As in many Old World countries, the rise of viticulture in Germany came about as a result of the Roman Empire, who saw the potential for vine cultivation in the vast flatlands around the base of the Rhine valley. Indeed, for over a thousand years, Germany's wine production levels were enormous, with much of the south of the country being used more or less exclusively for growing grapes. Over time, this diminished to make way for expanding cities and other types of industries, but Southern Germany remains very much an important wine region within Europe, with many beautifully balanced and flavorful German wines being prized by locals and international wine lovers alike. The hills around Baden-Baden and Mannheim are especially noteworthy, as these produce the high end of the characteristic semi-sweet white wines which couple so perfectly with German cheeses and pickled vegetables. However, all of Germany's wine producing regions have something special and unique to offer, and are a joy to explore and experience.
The region of Rheinhessen is the largest and most productive of all of Germany’s wine regions, and wine has been produced here since the Roman occupation of the country. It was favored by Charlemagne, too, whose influence was felt all over Europe, and Rheinhessen wines were at many points in history the height of fashion. Rheinhessen is bordered by the mighty river Rhine in the north and to the west, and is typified by its undulating topography - indeed, it is known locally as the ‘land of a thousand hills’.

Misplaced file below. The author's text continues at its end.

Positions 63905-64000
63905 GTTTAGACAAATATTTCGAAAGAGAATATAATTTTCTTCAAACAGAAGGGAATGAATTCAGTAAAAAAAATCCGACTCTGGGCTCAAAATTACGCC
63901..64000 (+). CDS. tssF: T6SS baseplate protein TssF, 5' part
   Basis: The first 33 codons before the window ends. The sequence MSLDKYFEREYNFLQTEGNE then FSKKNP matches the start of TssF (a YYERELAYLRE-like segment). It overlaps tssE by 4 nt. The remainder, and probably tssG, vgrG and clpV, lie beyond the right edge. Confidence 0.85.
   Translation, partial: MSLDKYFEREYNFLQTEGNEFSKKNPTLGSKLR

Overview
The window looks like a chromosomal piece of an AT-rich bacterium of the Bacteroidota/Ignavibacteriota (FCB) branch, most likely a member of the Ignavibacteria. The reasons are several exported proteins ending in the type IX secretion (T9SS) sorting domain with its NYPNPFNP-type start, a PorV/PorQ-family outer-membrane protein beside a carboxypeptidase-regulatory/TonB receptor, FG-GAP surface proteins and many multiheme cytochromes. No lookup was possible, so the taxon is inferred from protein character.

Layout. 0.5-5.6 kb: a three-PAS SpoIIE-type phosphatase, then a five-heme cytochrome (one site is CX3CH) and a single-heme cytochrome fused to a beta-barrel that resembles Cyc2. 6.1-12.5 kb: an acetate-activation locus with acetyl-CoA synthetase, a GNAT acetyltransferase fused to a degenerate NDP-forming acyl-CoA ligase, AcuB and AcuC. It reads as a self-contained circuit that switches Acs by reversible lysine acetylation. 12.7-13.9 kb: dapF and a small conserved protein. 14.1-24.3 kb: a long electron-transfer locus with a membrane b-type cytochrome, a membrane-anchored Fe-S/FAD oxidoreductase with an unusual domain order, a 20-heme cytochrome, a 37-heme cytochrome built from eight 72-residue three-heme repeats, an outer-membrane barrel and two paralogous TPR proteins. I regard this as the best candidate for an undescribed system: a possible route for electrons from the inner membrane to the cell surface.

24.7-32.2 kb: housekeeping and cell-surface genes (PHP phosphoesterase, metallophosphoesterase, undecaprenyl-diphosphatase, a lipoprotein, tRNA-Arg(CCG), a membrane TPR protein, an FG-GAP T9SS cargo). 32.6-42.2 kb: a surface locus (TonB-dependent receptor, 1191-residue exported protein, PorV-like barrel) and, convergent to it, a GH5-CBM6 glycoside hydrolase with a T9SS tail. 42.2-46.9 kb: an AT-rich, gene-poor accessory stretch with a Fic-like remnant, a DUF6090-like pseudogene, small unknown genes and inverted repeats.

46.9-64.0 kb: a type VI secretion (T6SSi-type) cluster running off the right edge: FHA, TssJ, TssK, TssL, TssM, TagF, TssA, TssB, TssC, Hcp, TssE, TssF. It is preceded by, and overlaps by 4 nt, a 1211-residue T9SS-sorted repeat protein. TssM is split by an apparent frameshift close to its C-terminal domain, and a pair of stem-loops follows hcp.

The finest appellations in Rheinhessen are generally considered to be those in the Roter Hang (red slope), where the red sandstone soil imparts plenty of character and fascinating features. However, many popular and highly regarded wines from Rheinhessen are produced on the banks of the river Rhine, where the varied soils are full of interesting characteristics carried by the water. The majority of wines produced in this part of Germany are white, with sixty nine percent of the region’s total output being made up of Riesling and Muller-Thurgau varietal grapes. Red wines also thrive here, though, and Dornfelder is a popular varietal which is regularly praised for its depth and expression.
Riesling grapes have been grown in and around central Europe for centuries, and over time, they became the lasting symbol of south Germany's ancient and proud wine culture. Whilst the reputation of German wines abroad has in the past been mixed, the Germans themselves take an enormous amount of pride in their wineries, and Riesling grapes have now spread around the globe, growing anywhere with the correct climate in which they can thrive. Riesling grape varietals generally require much cooler climatic conditions than many other white grapes, and they are generally considered to be a very 'terroir expressive' varietal, meaning that the features and characteristics of the terroir they are grown on comes across in the flavors and aromas in the bottle. It is this important feature which has allowed Riesling wines to be elevated into the category of 'fine' white wines, as the features of the top quality bottles are generally considered to be highly unique and offer much to interest wine enthusiasts.